A DOW JONES COLUMN
Merger talk centered on real estate investment trusts pushed exchange-traded funds tied to the sector to fresh recovery highs, shaking off most concerns that commercial real estate could be the next shoe to drop after the credit crunch.
SPDR Dow Jones REIT ETF (RWR) registered a 52-week high last week after ProLogis (PLD) and AMB Property Corp. (AMB) confirmed media reports they are in merger negotiations. (The companies announced the merger early Monday morning).
The ETF rose to a one-year high of $63.55 a share Friday before tumbling along with stocks as escalating protests in Egypt unnerved markets. The fund has recouped about half the losses it suffered in the 2008 financial meltdown.
"In the near term, we expect acquisitions will be the primary growth vehicle for many REITs," analysts at Keefe, Bruyette & Woods said in a Jan. 24 note.
REITs scaling a new recovery high has been lost in the shuffle with popular stock benchmarks such as the S&P 500 Index and Dow Jones Industrial Average recently touching key hurdles of 1300 and 12000, respectively.
The quarterly reporting season for REITs is getting into full swing. Deutsche Bank said REIT valuations "appear relatively full" in a sector earnings outlook.
"However, with fundamentals on the mend, commercial real estate debt markets continuing to open and the potential for dividend increases to broaden, we remain positive," Deutsche Bank analysts wrote. "In 2011, REITs could benefit from a stronger-than-expected deployment of capital by investors and a more robust economic recovery."
Investors' hunger for income and their struggles with low bond yields may be driving some of the interest in REITs, which are required to pay out most of their profit as dividends to qualify for tax breaks. Subsectors include apartments, offices, malls and self-storage.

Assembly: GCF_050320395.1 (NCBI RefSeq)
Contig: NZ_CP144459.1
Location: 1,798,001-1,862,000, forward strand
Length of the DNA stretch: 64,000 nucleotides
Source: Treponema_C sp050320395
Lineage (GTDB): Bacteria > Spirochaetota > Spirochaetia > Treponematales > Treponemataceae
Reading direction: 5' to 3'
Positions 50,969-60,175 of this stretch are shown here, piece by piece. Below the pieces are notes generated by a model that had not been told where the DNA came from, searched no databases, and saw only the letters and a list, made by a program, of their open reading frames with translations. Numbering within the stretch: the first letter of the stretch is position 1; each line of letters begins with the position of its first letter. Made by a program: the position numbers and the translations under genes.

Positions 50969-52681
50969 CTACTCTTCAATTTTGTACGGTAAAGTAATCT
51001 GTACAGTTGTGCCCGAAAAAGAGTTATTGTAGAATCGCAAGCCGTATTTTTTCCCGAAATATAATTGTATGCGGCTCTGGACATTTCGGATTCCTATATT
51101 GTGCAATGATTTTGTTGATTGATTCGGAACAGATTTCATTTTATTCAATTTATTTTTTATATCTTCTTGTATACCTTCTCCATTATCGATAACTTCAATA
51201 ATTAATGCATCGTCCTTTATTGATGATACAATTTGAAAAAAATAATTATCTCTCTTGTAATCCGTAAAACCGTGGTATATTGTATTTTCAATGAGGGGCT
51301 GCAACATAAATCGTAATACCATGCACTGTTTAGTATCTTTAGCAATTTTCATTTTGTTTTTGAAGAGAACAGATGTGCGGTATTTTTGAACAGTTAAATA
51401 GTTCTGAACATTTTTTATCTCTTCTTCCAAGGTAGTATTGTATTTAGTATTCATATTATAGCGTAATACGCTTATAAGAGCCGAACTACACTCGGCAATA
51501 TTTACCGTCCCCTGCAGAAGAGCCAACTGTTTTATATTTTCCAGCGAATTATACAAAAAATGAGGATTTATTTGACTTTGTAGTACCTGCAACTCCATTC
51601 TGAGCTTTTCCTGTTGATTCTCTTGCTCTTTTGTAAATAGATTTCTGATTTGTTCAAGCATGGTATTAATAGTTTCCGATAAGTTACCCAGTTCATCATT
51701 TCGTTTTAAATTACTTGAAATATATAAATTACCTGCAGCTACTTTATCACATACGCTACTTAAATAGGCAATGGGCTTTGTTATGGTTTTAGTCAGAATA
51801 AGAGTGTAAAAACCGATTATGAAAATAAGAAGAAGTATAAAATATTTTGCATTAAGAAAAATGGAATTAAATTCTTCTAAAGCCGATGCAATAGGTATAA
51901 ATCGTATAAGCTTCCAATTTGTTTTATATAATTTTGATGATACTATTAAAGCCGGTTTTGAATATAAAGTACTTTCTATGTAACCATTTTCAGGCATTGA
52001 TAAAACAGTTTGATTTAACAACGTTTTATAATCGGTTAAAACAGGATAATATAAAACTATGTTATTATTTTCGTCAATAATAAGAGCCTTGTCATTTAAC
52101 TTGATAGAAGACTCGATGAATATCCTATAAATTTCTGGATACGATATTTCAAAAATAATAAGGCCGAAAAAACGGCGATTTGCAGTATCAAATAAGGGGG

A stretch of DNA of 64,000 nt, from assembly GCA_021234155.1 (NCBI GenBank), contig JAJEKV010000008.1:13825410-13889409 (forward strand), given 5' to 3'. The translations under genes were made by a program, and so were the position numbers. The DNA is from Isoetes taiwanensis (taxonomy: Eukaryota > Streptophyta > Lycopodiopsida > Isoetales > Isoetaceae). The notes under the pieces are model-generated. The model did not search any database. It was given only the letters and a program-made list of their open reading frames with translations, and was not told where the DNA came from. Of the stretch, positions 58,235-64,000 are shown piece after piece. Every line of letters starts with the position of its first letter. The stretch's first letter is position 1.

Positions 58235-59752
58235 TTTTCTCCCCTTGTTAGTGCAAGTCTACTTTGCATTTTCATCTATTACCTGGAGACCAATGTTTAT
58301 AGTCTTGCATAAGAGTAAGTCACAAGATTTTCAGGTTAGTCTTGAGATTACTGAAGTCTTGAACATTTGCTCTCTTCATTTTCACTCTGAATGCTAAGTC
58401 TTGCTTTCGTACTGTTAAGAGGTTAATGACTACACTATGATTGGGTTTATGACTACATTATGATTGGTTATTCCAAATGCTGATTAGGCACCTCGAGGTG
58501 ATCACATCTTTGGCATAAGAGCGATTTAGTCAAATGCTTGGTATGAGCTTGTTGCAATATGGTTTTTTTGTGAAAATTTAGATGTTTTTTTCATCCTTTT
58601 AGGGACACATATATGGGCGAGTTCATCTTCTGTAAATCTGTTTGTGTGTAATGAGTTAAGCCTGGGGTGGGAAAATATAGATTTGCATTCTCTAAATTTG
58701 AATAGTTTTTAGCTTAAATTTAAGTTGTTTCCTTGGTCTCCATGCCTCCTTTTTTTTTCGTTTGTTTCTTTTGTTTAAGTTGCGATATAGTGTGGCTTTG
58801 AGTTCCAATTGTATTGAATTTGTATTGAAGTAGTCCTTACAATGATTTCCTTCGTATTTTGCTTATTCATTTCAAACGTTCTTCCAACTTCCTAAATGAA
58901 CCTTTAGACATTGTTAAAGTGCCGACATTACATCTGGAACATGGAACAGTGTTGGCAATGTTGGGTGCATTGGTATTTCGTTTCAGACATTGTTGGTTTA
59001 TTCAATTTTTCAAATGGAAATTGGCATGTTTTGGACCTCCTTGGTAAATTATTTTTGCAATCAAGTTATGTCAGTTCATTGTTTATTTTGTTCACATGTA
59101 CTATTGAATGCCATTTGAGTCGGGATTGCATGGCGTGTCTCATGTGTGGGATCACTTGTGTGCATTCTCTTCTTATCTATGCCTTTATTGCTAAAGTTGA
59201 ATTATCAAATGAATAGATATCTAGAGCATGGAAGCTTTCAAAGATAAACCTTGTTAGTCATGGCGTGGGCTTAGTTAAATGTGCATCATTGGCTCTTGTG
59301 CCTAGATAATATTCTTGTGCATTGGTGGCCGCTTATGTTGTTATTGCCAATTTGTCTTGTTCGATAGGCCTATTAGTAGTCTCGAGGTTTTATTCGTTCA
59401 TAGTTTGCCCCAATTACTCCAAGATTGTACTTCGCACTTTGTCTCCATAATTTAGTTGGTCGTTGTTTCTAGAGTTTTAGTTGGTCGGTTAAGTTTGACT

Vanguard REIT ETF (VNQ) is the largest exchange-traded product by assets for real estate. The Vanguard fund was up 37.9% for the year ended Jan. 26, outperforming the S&P 500 by nearly 17 percentage points, according to investment researcher Morningstar Inc.
Other popular options include iShares Dow Jones U.S. Real Estate Index Fund (IYR) and iShares Cohen & Steers Realty Majors Index Fund (ICF), which yields 3%, according to manager BlackRock Inc. (BLK).
"The market pendulum is constantly shifting from the desire for capital appreciation, to an income focus," said Michael Gayed, chief investment strategist at Pension Partners LLC.
"If bonds rally in the near-term, then you'll likely to see leadership in income-oriented areas of the stock market" such as utilities and REITs, which can cause the sectors to hold up even in a market correction, he said.
Other analysts say REITs could cool somewhat in 2011 after their solid run.
Following two consecutive years of returns in excess of 20%, the sector "will take a breather" and "will come down back to earth" this year, Jefferies & Co. analysts wrote in their outlook. They're estimating a return of about 6% for the REITs they cover.
"We also expect capital markets to remain receptive to REITs," Jefferies added. "That said, rising interest rates will be a headwind."
Indeed, hundreds of billions of dollars of commercial real estate mortgages need to be refinanced in coming years. Default rates have been rising after the credit crunch, while occupancies have fallen. Some bears are predicting a looming shakeout similar to the housing bust on the residential side.
"During the past decade, REITs benefited from increasing leverage, lower borrowing rates, rising property values, and strong growth in demand for properties," Timothy Strauts at Morningstar said in a recent analyst profile on Vanguard REIT ETF.
"Looking forward, it is unlikely REITs will enjoy so many positive trends at the same time," he wrote. "And while interest rates remain low at this time, rates will eventually rise, and this will increase REITs' cost of capital, pressure asset values and reduce cash flow."
(John Spence is a writer for MarketWatch. He can be reached at 415-439-6400 or via email at AskNewswires@dowjones.com)
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